URSABLOG: Waiting For Stimulation
There has been so much difficult economic news coming out of China of late that one might be forgiven for thinking that change, some massive change, is imminent. “The longer it goes on,” said a good friend of mine whose opinion and knowledge I deeply respect, “the more imperative it is for China to have to do something.” Action is needed, and soon. And indeed the news is far from encouraging, as a quick dip into my folder where I store such articles, reveals: deflation, Evergrande filing for bankruptcy protection in the US, the failure of the Zhongzhi group – one of the biggest players in the shadow financing market – to make payments, the decision no longer report levels of youth unemployment as it spirals out of control, falling property prices, local government finance vehicles struggling to raise cash and manage debt, property developer Country Garden suspending bond trading, rapid declines in the values of exports and imports. It all looks pretty grim.
The temptation to think that a stimulus is coming, because something has to be done, is understandable and forgivable. But, as regular readers know, I am deeply sceptical that anything substantial is forthcoming any time soon, because it misreads what China’s, and in particular the Chinese Communist Party’s intentions really are. It is tempting to hail the reduction of the one year medium-term lending facility rate by 15 basis points to 2.5%, following a cut in June by 10 basis points, and now at its lowest level since it was launched in 2014, as the start of something more meaningful in terms of a monetary response. But as far as I see it, this is just another tweak in the financial machinery, following on from a whole load of other tweaks, aimed at maintaining liquidity as well as showing the markets that the PBoC is awake and paying attention. Stimulus it aint.
China is so big, and so important to the world, economically, politically, geographically – not to mention to the shipping industry – that when I read commentary and opinions on what could or should happen next, it is almost as if the writers take it personally that China is not taking their advice. Being a shipbroker, and long used to having my opinion if not ignored but at least minimised to the appropriate size, I can be more sanguine. I know what I think about something will not change anything, and I know how the world behaves is out of my control. I just have to think about my place in it, and act accordingly. Maybe I am overly cynical, but long experience has taught me that being right is a reward in itself, and that is just as well as it’s probably the only one I will get.
I have become increasingly interested in China over recent years, and in particular the political workings of the state and the Party, and I have come to believe that any view of China has to include a deeper understanding of what China thinks of itself, not just what China should be doing now to sort itself out in relation to the rest of the world. In fact saying and thinking what China should do from our point of view will probably lead to error, as it – unconsciously perhaps – feeds into a kind of superiority of the ‘developed’ world advising a misguided but powerful novice on how to behave properly in the grown up world, an attitude that irritates the Chinese intensely. China considers itself to have grown up a long time ago, millennia in fact, and is only just now reasserting its own sense of itself after long periods – centuries – of humiliation at the hands of western upstarts. Chinese characteristics are taken very seriously by the Chinese; they are not just a label slapped on the latest western innovation to make sure copyright is not infringed. And how China moves forward now is not a kneejerk reaction to maintain stability in this election cycle (there are no election cycles to speak of), it is part of a plan where the end game is decades ahead.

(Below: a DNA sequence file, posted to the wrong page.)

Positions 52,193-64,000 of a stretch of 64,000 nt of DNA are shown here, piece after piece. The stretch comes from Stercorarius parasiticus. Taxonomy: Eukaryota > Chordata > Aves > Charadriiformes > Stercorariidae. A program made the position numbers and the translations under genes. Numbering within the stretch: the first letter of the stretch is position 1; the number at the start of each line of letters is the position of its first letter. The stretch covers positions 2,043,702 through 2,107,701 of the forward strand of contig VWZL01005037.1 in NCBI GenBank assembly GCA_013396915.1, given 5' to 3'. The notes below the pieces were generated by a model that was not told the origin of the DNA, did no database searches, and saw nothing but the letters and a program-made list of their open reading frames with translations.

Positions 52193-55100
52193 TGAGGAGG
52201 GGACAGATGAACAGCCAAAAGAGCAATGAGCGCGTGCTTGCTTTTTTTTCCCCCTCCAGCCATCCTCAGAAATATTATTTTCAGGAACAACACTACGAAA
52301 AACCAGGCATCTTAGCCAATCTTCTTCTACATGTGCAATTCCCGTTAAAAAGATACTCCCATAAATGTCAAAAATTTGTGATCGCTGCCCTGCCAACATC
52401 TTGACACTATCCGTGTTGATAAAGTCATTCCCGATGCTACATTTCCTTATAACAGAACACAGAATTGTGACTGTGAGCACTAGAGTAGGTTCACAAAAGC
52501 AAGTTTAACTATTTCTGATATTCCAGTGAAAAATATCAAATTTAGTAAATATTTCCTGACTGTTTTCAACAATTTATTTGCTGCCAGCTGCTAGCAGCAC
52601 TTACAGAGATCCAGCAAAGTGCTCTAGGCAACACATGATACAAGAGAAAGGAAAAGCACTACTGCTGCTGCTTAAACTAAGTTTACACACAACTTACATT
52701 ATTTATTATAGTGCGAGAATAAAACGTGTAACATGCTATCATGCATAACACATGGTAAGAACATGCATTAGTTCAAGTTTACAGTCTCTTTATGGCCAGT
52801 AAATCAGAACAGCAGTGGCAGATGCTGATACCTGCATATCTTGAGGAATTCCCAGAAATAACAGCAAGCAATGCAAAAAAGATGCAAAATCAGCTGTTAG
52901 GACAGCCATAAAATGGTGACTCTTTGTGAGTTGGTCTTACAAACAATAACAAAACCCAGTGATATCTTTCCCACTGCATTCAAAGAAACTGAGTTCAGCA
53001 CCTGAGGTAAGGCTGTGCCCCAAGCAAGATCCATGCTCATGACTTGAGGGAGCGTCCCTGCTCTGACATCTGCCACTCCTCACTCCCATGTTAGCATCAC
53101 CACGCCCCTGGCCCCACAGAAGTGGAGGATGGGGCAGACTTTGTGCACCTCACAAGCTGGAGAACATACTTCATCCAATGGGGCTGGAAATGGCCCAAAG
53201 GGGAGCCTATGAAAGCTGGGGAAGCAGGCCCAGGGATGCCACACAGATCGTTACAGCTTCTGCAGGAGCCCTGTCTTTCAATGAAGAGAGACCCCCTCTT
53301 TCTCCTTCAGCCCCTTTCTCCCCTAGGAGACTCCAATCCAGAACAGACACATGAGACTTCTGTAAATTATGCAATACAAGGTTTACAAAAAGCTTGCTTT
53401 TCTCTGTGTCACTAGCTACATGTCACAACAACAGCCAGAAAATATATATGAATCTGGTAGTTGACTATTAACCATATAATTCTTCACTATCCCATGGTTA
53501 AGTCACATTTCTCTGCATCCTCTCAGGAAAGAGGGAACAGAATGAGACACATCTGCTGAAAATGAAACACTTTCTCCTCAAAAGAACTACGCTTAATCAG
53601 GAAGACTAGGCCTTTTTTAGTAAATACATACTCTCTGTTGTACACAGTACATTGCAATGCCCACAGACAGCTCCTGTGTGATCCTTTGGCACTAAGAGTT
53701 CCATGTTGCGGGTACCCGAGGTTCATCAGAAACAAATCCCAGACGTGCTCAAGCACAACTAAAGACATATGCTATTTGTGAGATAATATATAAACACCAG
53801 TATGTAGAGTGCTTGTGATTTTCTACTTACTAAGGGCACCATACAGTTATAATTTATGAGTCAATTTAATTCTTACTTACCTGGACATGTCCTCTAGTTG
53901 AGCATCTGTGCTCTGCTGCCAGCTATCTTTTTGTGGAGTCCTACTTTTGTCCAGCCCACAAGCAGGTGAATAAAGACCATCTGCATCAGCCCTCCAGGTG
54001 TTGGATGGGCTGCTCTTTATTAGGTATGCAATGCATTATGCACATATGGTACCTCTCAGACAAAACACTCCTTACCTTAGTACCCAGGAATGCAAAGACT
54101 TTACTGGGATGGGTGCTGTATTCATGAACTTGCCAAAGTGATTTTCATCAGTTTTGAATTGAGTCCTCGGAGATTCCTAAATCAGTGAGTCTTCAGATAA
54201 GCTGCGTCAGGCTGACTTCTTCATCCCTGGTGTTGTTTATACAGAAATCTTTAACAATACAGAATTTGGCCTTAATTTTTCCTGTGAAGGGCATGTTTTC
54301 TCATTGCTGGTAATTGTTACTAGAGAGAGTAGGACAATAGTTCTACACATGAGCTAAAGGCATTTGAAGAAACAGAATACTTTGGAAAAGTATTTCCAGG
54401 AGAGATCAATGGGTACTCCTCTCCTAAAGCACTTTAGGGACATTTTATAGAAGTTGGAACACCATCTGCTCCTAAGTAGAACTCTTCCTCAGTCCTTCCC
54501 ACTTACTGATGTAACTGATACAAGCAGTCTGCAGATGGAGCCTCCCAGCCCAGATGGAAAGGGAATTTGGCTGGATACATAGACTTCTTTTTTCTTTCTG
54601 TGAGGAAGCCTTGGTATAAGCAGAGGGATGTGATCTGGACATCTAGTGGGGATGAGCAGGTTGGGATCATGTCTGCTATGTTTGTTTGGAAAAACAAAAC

China’s growth as an economic and geopolitical power has been rapid, but it had reached the limits of what is achievable on its current trajectory, what George Magnus in his book Red Flags calls ‘the end of extrapolation’. It had to find a new way to grow further, in power, in influence and in wealth even as it bumped up against the competing interests of other parts of the world. The Belt and Road Initiative (BRI), Made in China 2025, the stated aim to become world leader in AI and other new technologies, are serious ways to try and make a place for China in a world dominated by ‘decadent’ Western thinking.
The make-up of personnel in the Politburo is shifting away from the the influence of economic and state planners: four newcomers are proven scientists who have learned politics after succeeding in careers in academia, research and development. Scientific and military interests are being combined, in the name of national interest and security. Technological transfer happened a long time ago: China is developing its own, in many areas to the envy – and fear – of the rest of the world. China wants to secure its place as a world power, and increasingly Chinese characteristics mean CCP characteristics and control.